Put out the lawn chair, set the alarm and maybe bring something to wet your whistle while you gaze into the nighttime sky — the year's best shooting star show has started.

August's annual Perseids meteor shower peaks Sunday and Monday, promising perhaps 70 meteors an hour those evenings.

"The Perseids are the good ones," says meteorite expert Bill Cooke of NASA's Marshall Space Flight Center in Huntsville, Ala.

The Perseids take their name from their apparent origin in the constellation Perseus, the hero of ancient Greek myth born from a shower of heavenly gold. Known for producing fireballs that might streak across a third of the sky, they owe their brilliance to the speed — nearly 134,000 mph — with which they smack into the upper atmosphere. "It's also because of the size of the meteors," Cooke says. The dust grains are about one-fifth of an inch across and burn nicely as they zip overhead.

Those dust grains come courtesy of Comet Swift-Tuttle, which circles the sun once every 133 years and leaves behind a debris trail. (Comets are basically dirty snowballs that develop tails when they approach the sun and start to melt. Different ones are responsible for other regular meteor showers, such as April's Lyrids, brought by Comet C/1861 G1 Thatcher, and November's Leonids brought by Comet 55P/Tempel-Tuttle.)

Friday, August 9, 2013

If We Landed on Europa, What Would We Want to Know?

This artist's concept shows a simulated view from the surface of Jupiter's moon Europa. Europa's potentially rough, icy surface, tinged with reddish areas that scientists hope to learn more about, can be seen in the foreground. The giant planet Jupiter looms over the horizon. Image credit: NASA/JPL-Caltech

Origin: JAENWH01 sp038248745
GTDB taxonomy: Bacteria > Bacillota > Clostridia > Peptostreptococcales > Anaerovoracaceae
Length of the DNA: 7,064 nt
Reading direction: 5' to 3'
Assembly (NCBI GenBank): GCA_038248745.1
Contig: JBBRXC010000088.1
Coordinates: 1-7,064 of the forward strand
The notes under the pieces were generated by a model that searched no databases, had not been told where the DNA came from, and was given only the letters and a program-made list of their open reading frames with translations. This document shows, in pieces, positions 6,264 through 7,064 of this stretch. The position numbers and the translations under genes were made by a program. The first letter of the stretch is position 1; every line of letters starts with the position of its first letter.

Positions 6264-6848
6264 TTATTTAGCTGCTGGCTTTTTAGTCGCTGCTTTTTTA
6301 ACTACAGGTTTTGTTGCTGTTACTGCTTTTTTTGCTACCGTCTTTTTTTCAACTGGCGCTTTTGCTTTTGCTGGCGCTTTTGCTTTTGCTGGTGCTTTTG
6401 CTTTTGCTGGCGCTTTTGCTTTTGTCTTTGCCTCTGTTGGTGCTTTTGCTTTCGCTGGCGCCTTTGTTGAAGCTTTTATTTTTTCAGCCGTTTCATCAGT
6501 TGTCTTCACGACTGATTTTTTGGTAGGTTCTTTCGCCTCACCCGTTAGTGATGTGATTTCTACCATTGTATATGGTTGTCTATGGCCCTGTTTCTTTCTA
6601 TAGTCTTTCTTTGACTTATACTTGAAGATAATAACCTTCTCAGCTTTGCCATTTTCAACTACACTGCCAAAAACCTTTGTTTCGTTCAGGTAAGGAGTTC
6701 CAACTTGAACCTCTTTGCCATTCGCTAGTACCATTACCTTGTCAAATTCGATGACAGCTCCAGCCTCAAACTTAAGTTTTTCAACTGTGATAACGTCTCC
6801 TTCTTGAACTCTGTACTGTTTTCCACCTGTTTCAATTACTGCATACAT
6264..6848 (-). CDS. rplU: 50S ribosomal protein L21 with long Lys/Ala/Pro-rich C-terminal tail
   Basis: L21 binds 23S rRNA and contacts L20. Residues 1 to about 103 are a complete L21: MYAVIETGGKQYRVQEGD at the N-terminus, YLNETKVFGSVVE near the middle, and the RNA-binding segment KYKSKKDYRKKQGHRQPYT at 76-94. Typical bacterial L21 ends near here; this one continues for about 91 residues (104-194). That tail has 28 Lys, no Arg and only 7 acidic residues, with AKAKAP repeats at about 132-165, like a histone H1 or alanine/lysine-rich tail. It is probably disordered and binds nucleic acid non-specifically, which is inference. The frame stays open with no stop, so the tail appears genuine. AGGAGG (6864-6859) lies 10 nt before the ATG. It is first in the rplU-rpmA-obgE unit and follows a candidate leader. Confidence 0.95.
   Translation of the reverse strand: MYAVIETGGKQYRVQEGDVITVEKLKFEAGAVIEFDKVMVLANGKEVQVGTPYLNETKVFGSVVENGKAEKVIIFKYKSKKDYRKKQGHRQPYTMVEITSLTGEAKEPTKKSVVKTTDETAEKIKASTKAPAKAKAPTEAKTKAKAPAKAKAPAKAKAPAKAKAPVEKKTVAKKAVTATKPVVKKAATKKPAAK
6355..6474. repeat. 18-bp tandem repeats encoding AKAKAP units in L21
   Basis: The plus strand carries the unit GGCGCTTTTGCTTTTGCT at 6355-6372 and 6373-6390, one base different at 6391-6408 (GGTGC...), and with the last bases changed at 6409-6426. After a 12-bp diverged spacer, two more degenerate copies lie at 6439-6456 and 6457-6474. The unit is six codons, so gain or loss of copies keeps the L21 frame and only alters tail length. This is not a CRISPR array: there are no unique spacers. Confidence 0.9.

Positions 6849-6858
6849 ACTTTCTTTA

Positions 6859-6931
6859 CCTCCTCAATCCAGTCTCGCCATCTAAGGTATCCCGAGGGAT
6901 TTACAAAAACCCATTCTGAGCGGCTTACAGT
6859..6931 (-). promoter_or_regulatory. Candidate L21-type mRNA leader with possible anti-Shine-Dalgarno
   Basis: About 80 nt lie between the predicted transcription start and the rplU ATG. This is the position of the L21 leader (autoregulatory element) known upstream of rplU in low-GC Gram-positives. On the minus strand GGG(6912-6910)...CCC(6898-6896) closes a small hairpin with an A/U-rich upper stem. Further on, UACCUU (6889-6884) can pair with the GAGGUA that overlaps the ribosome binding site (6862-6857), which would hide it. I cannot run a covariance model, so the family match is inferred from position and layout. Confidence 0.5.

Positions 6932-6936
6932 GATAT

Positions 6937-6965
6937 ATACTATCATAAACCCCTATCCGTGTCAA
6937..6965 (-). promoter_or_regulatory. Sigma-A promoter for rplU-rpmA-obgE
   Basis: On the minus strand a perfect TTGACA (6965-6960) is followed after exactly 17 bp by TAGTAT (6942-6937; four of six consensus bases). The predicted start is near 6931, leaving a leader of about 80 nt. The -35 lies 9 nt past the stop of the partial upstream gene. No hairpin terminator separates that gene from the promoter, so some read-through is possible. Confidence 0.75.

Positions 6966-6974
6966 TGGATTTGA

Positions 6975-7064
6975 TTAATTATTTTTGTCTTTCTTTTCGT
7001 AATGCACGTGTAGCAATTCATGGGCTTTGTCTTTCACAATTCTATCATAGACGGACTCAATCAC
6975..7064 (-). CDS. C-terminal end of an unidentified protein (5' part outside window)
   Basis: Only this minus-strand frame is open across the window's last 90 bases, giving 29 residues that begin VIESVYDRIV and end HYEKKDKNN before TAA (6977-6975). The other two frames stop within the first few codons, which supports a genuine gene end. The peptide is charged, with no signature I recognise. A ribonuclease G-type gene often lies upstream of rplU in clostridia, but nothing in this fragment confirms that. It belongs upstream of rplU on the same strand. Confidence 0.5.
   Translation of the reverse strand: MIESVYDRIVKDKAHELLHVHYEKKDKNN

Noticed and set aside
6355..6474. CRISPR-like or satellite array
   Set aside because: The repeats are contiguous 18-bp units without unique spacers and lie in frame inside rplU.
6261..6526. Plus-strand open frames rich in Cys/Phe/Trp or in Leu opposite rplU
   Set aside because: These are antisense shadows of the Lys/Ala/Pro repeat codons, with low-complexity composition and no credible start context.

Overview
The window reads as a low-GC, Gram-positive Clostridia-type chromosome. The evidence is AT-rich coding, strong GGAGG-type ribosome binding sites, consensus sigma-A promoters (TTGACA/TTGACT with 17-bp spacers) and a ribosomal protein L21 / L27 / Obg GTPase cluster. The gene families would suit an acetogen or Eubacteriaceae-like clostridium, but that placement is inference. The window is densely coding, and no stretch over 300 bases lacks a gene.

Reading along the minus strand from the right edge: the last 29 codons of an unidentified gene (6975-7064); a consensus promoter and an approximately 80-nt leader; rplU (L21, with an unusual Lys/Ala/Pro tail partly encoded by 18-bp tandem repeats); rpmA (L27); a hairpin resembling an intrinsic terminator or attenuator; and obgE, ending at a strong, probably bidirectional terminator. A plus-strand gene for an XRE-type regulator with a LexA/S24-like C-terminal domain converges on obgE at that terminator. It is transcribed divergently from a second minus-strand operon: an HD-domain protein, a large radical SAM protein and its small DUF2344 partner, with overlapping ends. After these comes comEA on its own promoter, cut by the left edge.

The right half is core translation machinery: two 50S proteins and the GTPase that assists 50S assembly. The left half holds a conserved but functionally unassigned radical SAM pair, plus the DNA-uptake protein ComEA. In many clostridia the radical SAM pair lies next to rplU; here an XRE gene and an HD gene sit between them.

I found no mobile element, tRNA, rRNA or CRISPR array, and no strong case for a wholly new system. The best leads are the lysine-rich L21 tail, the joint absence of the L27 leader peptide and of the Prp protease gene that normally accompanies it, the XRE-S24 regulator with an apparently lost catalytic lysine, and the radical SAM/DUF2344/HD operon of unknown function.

Most of what scientists know of Jupiter's moon Europa they have gleaned from a dozen or so close flybys from NASA's Voyager 2 spacecraft in 1979 and NASA's Galileo spacecraft in the mid-to-late 1990s. Even in these fleeting, paparazzi-like encounters, scientists have seen a fractured, ice-covered world with tantalizing signs of a liquid water ocean under its surface. Such an environment could potentially be a hospitable home for microbial life. But what if we got to land on Europa's surface and conduct something along the lines of a more in-depth interview? What would scientists ask? A new study in the journal Astrobiology authored by a NASA-appointed science definition team lays out their consensus on the most important questions to address.